Lars von Trier, “Dancer in the Dark” (2000)
Lars von Trier’s one attempt at making a tractor musical is the third and final installment in a fairy-tale trilogy of films in which the heroine is a good-hearted innocent who, believing she has committed a gross sin, makes amends by sacrificing everything she has even at the cost of her own life. In the trilogy, the heroine’s innocence arises from an inability to relate meaningfully to the world around her and von Trier makes no attempt to explain how this inability, which either comes across as stupidity or self-centredness, has come about originally. Whatever the source or cause of this inability, the heroine’s innocence leads her to make one blunder after another in the belief that she is being justly punished. She is eventually caught up in a vicious downward spiral that all but destroys her.
Von Trier uses this template to make sense of American society with its fascination for guns and gun-related violence and the legal and bureaucratic process that takes an innocent person from being framed for murder all the way to the gallows. Selma (Bjork) is a Czech immigrant working at a dreary and poorly paid job in a factory somewhere in rural America. She has come to the US in the hope of earning and saving enough money for her 10-year-old son to have an eye operation; he has inherited a genetic condition from Selma which is causing her own eyes to fail. In the meantime, Selma works furiously at the factory to earn extra money before her vision fades away completely, and in her spare time, she rehearses for an amateur production of a famous musical and goes to the cinema with her friend Cathy (Catherine Deneuve) to watch Hollywood musicals.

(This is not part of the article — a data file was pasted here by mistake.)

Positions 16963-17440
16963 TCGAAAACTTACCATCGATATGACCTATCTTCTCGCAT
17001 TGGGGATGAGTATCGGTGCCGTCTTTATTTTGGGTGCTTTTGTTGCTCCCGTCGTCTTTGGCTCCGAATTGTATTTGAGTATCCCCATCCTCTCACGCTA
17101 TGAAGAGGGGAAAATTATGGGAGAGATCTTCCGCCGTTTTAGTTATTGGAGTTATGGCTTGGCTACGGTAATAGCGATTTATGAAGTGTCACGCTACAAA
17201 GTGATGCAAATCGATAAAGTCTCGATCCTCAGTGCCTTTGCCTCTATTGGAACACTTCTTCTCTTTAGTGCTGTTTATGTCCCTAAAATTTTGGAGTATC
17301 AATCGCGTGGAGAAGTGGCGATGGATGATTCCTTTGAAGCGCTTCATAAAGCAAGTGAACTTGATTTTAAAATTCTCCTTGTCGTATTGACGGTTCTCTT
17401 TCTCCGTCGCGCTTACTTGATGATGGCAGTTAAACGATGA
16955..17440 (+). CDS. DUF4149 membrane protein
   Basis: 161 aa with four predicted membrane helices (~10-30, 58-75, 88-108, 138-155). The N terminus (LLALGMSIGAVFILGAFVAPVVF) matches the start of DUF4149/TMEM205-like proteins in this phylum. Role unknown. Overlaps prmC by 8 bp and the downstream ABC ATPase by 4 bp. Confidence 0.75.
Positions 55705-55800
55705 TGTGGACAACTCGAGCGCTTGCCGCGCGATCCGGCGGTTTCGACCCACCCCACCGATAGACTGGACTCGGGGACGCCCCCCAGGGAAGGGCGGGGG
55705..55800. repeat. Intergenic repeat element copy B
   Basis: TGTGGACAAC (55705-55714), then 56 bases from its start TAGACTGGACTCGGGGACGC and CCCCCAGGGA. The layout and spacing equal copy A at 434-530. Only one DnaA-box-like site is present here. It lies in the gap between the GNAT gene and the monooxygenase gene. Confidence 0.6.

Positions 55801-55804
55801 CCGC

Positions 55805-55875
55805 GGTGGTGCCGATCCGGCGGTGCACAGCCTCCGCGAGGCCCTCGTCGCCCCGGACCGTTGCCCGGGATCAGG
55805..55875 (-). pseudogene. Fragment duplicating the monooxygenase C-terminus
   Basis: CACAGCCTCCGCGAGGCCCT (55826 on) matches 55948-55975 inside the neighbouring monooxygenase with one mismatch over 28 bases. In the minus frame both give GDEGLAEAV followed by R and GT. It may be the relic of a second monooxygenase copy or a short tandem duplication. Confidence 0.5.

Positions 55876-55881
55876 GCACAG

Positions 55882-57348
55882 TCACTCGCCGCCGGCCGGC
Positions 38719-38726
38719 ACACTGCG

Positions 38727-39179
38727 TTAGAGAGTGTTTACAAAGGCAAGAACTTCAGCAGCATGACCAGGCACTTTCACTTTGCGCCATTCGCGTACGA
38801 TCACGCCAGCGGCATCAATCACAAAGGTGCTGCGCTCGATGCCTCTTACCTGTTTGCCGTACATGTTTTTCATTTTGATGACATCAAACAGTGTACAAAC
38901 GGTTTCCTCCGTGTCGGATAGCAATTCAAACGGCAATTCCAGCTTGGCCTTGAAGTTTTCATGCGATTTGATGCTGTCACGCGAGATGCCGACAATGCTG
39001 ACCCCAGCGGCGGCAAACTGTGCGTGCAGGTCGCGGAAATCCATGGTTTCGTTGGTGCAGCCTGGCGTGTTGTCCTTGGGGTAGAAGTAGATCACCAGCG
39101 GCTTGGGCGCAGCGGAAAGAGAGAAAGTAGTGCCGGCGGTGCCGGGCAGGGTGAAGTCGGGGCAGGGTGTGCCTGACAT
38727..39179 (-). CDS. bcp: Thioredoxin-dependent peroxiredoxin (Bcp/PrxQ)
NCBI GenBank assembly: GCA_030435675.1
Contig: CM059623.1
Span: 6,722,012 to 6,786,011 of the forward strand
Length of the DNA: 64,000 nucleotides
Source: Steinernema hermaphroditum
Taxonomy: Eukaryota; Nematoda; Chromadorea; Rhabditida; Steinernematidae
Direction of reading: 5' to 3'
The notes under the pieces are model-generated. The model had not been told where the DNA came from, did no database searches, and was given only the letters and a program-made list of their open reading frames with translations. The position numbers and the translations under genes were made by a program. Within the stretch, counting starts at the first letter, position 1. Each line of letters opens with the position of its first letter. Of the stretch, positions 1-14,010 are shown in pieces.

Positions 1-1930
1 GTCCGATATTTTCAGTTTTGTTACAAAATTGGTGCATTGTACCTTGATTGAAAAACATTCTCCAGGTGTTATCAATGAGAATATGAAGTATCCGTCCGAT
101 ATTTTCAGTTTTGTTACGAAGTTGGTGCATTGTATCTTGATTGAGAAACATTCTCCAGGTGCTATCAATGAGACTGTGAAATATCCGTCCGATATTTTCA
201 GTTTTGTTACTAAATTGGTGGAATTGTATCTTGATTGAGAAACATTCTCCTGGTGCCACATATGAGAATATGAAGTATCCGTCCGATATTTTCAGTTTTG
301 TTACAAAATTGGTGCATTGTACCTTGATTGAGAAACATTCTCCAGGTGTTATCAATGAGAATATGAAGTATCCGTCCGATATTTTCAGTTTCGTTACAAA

Selma and her son live in a trailer on the property of a police officer, Bill (David Morse), who is behind in his interest payments to his bank and whose wage cannot support his wife’s lavish life-style. Bill steals the money Selma has saved and this leads to an altercation between them that has disastrous consequences for Selma.
The plot has more holes than Swiss cheese attacked by machine guns and the entire set-up of the film is unbelievably crude and aimed at extracting the maximum amount of sentimentality, tears and melodrama. Characters are drawn in such a watery way that one feels no sympathy for any of them, least of all for the son on whom Selma pins all her hopes: the boy appears to feel no gratitude for his mum for all the sacrifices she is making on his behalf but wags school whenever he can to go fishing. Save for Jeff (Peter Stormare) and Cathy who bust their guts hauling Selma’s arse out of trouble throughout the film, all characters are single-minded and self-centred and viewers can feel no sympathy for Selma when, under stress, she blanks out into a surreal beautiful fantasy world of bright colour, singing and dancing. The actors do what they can to flesh out their characters but one gets the feeling their talents were wasted.